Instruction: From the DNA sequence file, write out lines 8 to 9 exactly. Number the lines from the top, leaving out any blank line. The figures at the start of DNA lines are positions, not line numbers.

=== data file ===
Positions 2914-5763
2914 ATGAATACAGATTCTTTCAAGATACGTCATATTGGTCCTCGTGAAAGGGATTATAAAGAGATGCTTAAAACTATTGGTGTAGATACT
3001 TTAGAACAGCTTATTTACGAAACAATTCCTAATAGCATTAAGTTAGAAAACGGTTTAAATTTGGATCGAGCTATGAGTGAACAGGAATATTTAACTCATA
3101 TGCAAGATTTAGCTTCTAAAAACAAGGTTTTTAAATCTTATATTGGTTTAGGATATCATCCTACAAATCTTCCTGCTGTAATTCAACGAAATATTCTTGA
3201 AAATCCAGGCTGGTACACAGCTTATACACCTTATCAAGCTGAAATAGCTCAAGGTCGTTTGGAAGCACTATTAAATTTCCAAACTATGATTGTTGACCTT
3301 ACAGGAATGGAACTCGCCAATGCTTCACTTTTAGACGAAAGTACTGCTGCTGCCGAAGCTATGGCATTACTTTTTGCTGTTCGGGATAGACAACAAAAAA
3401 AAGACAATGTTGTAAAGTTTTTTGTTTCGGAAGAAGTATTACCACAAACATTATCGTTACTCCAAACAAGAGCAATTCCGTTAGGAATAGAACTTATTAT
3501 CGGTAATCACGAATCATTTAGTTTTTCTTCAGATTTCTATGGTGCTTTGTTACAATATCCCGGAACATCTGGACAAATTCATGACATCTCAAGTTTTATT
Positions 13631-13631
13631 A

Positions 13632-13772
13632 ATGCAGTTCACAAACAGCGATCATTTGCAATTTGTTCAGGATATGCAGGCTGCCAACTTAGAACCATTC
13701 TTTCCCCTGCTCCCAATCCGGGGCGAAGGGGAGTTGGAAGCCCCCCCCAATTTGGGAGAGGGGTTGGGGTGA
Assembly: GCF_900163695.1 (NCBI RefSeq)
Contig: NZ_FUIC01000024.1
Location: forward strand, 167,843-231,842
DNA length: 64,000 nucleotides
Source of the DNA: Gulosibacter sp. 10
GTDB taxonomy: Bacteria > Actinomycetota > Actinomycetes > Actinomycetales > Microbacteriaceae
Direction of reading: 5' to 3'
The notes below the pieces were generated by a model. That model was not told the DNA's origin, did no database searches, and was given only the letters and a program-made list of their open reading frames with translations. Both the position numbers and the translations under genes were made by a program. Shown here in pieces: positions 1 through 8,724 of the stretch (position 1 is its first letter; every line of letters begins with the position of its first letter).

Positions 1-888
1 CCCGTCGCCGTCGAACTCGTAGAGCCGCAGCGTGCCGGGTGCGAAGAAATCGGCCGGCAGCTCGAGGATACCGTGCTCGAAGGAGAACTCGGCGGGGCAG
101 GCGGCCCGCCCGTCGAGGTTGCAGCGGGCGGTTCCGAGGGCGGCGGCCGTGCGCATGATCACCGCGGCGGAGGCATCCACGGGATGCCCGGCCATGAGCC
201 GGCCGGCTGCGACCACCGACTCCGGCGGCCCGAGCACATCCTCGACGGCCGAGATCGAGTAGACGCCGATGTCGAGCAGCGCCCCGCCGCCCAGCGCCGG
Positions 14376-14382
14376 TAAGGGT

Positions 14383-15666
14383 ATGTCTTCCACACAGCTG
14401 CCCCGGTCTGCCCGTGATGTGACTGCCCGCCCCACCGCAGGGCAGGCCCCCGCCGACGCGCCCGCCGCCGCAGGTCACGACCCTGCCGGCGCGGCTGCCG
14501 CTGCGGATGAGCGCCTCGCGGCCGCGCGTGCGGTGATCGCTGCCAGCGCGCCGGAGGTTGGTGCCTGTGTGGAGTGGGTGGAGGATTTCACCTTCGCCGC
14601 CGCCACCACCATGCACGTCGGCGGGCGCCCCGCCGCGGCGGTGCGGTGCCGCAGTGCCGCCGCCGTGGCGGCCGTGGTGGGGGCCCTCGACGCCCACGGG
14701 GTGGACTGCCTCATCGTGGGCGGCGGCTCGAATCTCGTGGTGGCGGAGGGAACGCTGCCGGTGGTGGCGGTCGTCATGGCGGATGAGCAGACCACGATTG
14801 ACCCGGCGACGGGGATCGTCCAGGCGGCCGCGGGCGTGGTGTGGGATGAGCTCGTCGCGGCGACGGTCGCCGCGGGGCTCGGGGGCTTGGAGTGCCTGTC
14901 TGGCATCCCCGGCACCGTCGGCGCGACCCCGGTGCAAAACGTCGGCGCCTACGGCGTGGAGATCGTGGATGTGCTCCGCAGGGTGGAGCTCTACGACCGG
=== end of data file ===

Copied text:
3501 CGGTAATCACGAATCATTTAGTTTTTCTTCAGATTTCTATGGTGCTTTGTTACAATATCCCGGAACATCTGGACAAATTCATGACATCTCAAGTTTTATT
Positions 13631-13631